The first conference I went to was a science-fiction convention, and the book had been out about a month. And I got on the stage, and my moderator - I was in a room full of people in wookie costumes and alien costumes, and they're all there - and I was introduced and the round of booing was unbelievable. Because I was the person that was there to take their aliens away from them. And I was lucky to escape with my life.
Well, my sense is that we really should rename SETI, "SETL," the search for extraterrestrial life. And the reason I say that is that I think that even if we never do find intelligence out there, we would all settle for finding an alien, even if it were a bacteria. Because in our lifetime this would be simply stated, the greatest discovery of all time.
Simply put, we'd like to know, is other life Earth-like? Does it have DNA or a DNA equivalent? Or is something radically different? And one of the greatest questions we have to face is what types of life are permitted by chemistry. If we assume that chemistry and physics are the same throughout the known Universe, chemistry and physics have rigorous rules that life will have to follow.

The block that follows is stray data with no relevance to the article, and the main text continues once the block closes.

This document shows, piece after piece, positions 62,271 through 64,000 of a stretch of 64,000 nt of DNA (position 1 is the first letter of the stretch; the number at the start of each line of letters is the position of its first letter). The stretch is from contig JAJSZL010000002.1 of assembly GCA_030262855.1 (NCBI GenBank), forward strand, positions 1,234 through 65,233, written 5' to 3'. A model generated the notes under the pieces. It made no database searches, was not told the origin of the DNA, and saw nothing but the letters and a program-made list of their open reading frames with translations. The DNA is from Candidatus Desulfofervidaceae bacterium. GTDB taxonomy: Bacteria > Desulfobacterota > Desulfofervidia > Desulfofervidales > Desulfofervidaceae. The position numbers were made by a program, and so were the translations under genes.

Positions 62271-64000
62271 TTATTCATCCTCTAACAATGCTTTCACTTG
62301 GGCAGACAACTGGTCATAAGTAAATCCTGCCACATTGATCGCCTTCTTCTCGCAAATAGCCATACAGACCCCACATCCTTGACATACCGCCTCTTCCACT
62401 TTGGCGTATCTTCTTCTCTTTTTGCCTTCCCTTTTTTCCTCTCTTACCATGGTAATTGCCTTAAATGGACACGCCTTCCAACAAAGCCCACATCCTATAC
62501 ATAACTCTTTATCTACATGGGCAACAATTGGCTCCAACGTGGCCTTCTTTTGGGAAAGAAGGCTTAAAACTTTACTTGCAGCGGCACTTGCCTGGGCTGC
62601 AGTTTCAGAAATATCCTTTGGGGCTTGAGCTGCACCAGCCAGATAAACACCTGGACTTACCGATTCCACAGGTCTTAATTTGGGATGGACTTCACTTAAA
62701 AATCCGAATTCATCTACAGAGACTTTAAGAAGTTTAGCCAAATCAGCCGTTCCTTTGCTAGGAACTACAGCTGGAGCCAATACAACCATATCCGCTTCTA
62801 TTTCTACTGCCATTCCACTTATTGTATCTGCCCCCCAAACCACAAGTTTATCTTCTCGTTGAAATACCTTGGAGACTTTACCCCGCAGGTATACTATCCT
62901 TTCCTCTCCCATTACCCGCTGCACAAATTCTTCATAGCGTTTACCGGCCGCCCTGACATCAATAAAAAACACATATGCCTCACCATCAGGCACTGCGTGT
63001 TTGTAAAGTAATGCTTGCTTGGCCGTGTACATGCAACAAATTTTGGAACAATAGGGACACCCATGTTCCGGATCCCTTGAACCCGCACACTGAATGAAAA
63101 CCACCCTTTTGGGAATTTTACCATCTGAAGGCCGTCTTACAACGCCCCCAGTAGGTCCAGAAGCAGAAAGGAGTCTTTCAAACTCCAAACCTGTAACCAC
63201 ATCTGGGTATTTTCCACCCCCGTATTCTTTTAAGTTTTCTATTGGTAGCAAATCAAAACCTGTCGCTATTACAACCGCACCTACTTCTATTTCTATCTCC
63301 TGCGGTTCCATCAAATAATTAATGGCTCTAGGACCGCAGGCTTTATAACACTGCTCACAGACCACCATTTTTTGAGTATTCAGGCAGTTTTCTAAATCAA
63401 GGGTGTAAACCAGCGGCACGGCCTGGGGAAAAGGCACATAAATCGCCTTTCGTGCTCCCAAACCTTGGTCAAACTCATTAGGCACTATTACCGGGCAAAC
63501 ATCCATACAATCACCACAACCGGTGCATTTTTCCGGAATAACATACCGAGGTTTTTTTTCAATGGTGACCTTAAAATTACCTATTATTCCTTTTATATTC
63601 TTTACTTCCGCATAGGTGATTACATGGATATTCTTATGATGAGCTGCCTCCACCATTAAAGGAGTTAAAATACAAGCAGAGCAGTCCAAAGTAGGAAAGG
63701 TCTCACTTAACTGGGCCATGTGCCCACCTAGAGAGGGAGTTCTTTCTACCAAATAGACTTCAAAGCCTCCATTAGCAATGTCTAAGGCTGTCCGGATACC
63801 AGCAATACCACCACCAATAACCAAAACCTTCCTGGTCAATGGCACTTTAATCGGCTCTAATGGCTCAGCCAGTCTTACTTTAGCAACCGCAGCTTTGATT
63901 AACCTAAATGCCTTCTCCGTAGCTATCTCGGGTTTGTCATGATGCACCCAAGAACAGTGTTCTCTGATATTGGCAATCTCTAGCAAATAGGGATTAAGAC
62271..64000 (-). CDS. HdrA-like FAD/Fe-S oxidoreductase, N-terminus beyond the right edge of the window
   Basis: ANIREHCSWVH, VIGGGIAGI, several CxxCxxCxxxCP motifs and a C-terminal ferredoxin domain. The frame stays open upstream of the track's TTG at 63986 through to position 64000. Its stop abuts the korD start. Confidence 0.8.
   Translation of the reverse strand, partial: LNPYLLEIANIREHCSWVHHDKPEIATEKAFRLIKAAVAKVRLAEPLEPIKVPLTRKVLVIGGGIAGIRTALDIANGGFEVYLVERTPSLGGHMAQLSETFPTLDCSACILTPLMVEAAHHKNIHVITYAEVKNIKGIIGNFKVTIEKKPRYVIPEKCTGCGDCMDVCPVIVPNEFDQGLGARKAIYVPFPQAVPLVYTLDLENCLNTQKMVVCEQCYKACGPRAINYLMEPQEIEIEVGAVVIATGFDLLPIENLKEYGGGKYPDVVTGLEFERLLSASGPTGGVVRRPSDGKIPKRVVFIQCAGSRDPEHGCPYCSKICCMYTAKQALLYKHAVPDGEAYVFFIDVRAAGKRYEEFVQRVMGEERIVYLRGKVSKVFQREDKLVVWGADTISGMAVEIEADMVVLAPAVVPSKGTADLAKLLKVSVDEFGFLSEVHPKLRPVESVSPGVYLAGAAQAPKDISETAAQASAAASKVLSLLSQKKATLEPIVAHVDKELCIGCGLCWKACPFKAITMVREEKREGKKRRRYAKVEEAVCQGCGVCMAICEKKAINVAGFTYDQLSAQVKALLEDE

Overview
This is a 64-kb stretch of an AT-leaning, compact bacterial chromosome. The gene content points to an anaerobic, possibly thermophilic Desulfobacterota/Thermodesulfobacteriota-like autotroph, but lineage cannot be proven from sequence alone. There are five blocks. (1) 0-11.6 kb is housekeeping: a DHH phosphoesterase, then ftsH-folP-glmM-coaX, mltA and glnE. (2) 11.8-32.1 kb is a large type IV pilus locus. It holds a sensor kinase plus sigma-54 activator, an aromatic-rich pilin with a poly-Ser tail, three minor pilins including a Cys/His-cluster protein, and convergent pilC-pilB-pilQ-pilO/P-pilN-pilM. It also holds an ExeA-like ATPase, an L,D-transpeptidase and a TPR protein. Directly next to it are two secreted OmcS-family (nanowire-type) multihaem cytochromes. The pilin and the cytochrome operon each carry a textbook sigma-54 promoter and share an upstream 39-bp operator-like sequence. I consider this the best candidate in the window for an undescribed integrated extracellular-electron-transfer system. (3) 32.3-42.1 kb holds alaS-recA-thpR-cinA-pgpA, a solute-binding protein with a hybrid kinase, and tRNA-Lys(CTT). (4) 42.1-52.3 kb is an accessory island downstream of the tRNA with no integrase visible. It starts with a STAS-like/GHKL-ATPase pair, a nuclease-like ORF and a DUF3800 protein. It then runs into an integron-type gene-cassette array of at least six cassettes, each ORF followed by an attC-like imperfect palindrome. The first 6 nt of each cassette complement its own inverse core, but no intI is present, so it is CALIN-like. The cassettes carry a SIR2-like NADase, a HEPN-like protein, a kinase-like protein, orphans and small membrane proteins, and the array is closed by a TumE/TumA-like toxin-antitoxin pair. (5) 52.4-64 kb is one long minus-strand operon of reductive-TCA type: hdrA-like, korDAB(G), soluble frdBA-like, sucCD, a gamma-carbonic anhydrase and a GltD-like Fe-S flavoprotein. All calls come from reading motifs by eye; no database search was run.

|Artist's conception of the Milky Way Galaxy.
Credit: David Aguilar, Harvard-Smithsonian Center for Astrophysics
Will life that is not Earth-like be more fragile or more durable? Because Earth-like life is very fragile, and seemingly, the more complex it gets, the more fragile it becomes. A bacterium can withstand temperatures from below freezing to well above boiling. But I say that any of you put into below freezing to above boiling for a very long time at all, will be turned into very different states of matter, none of which are thinking for very long. We complex beings can inhabit a very narrow range. Secondly, it takes us a long time to evolve. So we need, then, conditions that are narrow for long periods of time. And therein lies the problem.